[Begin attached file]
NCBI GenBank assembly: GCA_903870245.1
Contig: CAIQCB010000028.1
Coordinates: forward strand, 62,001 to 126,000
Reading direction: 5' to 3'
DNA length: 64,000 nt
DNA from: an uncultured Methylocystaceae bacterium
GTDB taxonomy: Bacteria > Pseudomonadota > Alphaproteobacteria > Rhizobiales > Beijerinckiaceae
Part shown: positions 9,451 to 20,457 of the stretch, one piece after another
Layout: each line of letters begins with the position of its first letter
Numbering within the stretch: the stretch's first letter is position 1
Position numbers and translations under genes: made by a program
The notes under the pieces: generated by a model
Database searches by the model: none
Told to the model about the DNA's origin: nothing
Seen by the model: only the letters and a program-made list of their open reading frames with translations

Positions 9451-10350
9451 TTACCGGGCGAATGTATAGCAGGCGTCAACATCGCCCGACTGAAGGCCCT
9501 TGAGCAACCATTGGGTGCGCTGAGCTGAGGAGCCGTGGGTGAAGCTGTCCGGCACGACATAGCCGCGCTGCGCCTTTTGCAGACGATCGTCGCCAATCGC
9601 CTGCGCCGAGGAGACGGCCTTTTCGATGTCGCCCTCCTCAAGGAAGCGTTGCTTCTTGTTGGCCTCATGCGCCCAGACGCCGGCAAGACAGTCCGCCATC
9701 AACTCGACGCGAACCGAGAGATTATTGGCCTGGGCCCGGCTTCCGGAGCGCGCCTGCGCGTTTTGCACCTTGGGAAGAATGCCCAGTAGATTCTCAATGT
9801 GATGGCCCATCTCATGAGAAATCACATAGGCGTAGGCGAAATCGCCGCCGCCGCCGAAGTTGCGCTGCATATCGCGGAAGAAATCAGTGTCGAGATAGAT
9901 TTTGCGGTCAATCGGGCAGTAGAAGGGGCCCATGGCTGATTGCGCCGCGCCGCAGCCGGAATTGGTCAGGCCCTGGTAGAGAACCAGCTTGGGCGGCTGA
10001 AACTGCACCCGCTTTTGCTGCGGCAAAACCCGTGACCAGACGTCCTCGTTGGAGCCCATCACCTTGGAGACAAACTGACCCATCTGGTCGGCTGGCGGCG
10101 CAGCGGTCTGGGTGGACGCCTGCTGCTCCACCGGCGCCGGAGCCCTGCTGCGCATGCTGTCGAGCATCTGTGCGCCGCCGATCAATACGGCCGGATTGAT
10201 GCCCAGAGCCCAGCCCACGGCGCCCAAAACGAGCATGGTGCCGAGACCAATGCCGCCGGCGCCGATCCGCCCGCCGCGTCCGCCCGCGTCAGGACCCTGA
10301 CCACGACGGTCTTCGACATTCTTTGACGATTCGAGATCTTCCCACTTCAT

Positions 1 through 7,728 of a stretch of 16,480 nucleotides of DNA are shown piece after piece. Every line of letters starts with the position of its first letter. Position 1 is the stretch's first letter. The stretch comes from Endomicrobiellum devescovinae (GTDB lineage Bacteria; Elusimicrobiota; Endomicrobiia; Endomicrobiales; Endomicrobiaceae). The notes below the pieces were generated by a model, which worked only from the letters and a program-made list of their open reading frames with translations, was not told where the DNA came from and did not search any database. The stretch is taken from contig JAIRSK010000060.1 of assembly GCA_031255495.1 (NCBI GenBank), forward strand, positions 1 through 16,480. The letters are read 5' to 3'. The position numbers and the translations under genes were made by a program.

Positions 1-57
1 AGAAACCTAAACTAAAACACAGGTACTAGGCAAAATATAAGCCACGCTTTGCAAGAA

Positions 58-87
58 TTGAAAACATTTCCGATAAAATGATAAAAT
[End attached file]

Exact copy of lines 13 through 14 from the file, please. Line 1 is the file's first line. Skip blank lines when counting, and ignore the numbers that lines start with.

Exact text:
Database searches by the model: none
Told to the model about the DNA's origin: nothing